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Ryobi RY18LTX33A-0 ONE+ Cordless Grass Trimmer review: Less pain, more gain

Our Rating :
£99.00 from
Price when reviewed : £160
inc VAT

Lighter than most heavy-duty trimmers, this ergonomic powerhouse can still handle tougher grass and weeds


  • Lots of power
  • Selectable speeds
  • Comparatively light, ergonomic design
  • Uses Ryobi ONE+ batteries


  • Not the greatest edging tool
  • Short battery life in fast mode

The Ryobi RY18LTX33A-0 adds to the Japanese brand’s existing line of cordless grass trimmers with a new 33in model featuring a two-speed brushless motor that enables you to prioritise either battery life or cutting power at the flick of a switch. Plus, thanks to a neat rotating trick, it can go from trimming to edging duties with ease.

Ryobi claims that the new design and metal shaft make for a lighter, more balanced trimmer with improved ergonomics and an adjustable cutting width, but how does it work out in practice? I’ve been using the RY18LTX33A-0 in my garden over the last week to find out.

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Ryobi RY18LTX33A-0 ONE+ Cordless Grass Trimmer review: What do you get for the money?

A fairly large, medium-duty trimmer with an 18V brushless motor, an adjustable 28 to 33cm cutting width and an auto-feed 1.65mm line. With a maximum speed of 6,800rpm, it’s well equipped for tackling areas of tough and overgrown grass, not to mention weeds that aren’t too thick or woody.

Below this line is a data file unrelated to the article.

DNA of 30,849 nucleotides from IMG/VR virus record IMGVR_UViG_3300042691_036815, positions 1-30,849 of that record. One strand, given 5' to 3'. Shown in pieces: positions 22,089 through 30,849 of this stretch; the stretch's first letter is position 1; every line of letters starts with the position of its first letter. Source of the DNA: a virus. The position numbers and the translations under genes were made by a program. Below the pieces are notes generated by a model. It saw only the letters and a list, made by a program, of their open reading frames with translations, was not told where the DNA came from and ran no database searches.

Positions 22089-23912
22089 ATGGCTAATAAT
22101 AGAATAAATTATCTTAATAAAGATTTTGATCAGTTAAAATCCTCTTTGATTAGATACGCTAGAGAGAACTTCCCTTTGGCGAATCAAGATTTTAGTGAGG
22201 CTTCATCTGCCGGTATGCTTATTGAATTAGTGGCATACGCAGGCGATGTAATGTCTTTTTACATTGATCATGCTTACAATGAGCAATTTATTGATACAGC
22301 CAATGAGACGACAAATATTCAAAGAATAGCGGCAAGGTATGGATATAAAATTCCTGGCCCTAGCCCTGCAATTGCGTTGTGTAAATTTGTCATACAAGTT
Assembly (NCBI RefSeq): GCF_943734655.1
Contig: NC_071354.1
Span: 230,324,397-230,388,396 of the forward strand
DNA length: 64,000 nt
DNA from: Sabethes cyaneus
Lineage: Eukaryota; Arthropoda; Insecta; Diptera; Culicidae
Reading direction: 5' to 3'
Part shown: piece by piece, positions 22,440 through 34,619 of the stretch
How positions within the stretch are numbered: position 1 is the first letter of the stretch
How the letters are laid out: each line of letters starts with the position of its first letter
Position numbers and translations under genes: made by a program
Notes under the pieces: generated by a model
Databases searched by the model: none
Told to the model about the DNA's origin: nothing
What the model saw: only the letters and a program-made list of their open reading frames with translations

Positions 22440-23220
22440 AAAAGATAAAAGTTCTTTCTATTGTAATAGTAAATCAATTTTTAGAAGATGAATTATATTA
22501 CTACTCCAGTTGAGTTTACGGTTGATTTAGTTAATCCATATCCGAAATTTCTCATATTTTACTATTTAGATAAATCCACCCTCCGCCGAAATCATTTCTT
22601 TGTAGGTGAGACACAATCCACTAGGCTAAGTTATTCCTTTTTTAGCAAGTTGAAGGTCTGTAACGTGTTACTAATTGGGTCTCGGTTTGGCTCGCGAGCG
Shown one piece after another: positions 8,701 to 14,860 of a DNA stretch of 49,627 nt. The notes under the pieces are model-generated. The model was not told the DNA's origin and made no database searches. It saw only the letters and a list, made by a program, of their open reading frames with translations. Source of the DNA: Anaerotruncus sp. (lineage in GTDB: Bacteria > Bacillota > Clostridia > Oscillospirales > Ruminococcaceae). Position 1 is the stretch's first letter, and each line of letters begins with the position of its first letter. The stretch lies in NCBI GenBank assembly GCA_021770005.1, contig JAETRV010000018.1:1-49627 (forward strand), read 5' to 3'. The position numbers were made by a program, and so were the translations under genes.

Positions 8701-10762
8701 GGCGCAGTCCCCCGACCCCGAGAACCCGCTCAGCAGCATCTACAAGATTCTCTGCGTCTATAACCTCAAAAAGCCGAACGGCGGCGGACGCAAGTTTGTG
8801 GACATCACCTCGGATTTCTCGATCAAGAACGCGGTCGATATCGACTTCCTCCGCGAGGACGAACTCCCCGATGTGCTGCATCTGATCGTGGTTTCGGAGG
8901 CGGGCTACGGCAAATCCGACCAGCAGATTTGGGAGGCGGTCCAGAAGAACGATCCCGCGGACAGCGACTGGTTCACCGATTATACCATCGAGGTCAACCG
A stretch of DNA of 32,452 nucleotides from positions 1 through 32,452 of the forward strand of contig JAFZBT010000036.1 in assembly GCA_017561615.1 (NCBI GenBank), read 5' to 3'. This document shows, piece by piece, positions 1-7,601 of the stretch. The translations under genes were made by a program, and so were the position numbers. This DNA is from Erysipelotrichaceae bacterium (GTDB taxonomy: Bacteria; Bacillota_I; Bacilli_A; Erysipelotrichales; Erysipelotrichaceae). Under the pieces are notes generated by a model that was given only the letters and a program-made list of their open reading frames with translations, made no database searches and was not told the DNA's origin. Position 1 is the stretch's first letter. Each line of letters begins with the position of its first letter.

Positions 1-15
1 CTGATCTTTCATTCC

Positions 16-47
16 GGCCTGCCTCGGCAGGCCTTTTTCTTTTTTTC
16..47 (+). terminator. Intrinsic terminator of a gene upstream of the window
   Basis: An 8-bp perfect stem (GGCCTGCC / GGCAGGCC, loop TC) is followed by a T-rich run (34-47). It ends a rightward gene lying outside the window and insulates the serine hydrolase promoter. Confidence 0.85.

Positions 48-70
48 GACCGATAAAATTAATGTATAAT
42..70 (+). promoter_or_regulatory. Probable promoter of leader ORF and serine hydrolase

While some smaller, lighter strimmers favour a more compact design with a handle on the top, the RY18LTX33A-0 sees the battery slotting neatly into place in the control unit at the top end of a long shaft, just behind the handle with the activation and variable speed triggers, and then has a secondary grip further down. This design balances the weight of the spool, guard and motor at one end with the weight of the control unit and battery at the other, which – in theory – makes it more comfortable to use for longer periods.

While I’ve seen trimmers that convert to edgers by rotating the cutting head by 90 to 180 degrees, the RY18LTX33A-0 takes a slightly different tack: a squeeze of the release button on the left-hand side of the control unit and then rotating the control unit itself supports the cutting head with the line spinning vertically rather than horizontally.

It’s a shame that the mechanism for changing the cutting width isn’t so clear. The instructions tell you practically nothing and, in fact, the only way I could find to adjust it was to unscrew the small blade that chops the line as it passes and screw it back in the other way around.